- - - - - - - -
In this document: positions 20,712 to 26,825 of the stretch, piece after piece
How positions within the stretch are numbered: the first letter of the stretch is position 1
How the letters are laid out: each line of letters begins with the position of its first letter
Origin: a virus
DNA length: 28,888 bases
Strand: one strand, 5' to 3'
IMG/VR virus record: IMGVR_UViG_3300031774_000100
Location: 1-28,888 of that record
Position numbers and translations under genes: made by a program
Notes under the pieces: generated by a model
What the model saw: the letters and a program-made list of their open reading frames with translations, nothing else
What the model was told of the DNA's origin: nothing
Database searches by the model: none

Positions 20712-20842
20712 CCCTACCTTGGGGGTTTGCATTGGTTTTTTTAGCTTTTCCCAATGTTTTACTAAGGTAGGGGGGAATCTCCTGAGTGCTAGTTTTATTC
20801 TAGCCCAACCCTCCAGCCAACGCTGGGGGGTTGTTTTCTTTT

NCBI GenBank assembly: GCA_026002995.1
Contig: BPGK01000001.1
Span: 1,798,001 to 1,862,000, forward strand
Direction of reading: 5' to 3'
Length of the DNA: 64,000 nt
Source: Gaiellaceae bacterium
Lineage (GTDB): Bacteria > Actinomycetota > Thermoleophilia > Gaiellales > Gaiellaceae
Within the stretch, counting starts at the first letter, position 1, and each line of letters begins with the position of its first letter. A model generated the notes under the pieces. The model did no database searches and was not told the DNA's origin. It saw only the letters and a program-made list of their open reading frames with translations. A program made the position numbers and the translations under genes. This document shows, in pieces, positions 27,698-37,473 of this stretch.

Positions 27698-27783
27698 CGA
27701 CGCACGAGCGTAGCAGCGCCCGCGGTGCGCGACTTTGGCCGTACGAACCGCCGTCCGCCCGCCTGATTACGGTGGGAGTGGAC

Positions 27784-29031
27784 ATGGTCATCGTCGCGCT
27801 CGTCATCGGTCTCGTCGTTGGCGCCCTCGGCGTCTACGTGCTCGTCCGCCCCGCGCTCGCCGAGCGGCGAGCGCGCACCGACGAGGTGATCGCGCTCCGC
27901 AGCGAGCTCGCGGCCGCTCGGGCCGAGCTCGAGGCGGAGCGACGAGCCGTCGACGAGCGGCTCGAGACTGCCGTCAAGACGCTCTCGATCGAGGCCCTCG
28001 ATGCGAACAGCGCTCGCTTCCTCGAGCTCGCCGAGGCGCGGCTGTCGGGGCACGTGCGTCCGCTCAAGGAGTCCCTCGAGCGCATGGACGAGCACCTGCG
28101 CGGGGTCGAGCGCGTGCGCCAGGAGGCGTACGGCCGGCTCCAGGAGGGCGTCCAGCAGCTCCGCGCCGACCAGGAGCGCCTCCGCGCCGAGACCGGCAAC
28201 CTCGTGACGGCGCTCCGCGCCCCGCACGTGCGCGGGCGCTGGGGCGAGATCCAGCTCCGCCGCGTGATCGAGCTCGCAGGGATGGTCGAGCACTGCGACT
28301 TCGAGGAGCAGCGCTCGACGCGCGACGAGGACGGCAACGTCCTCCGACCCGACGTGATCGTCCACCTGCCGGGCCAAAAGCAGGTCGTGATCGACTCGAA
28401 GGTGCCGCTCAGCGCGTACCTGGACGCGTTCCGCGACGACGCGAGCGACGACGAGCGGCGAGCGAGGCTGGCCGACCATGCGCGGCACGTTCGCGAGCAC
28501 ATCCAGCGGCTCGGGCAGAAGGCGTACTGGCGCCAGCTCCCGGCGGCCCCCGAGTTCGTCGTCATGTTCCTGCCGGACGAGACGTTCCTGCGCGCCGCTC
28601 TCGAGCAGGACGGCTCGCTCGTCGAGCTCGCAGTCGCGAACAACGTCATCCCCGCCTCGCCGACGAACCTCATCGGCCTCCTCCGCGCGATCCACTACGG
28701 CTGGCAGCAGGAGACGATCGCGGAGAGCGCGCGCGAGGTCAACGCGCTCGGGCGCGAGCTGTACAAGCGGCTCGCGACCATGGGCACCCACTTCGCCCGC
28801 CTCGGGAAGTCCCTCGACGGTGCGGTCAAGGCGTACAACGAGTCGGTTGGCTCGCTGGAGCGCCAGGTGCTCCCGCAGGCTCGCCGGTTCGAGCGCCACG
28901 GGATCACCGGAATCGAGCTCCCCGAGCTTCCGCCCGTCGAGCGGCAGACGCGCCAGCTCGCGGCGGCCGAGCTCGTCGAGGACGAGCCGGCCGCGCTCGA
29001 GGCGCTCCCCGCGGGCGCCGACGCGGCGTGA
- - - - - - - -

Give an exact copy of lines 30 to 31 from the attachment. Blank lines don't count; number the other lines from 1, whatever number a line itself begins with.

27801 CGTCATCGGTCTCGTCGTTGGCGCCCTCGGCGTCTACGTGCTCGTCCGCCCCGCGCTCGCCGAGCGGCGAGCGCGCACCGACGAGGTGATCGCGCTCCGC
27901 AGCGAGCTCGCGGCCGCTCGGGCCGAGCTCGAGGCGGAGCGACGAGCCGTCGACGAGCGGCTCGAGACTGCCGTCAAGACGCTCTCGATCGAGGCCCTCG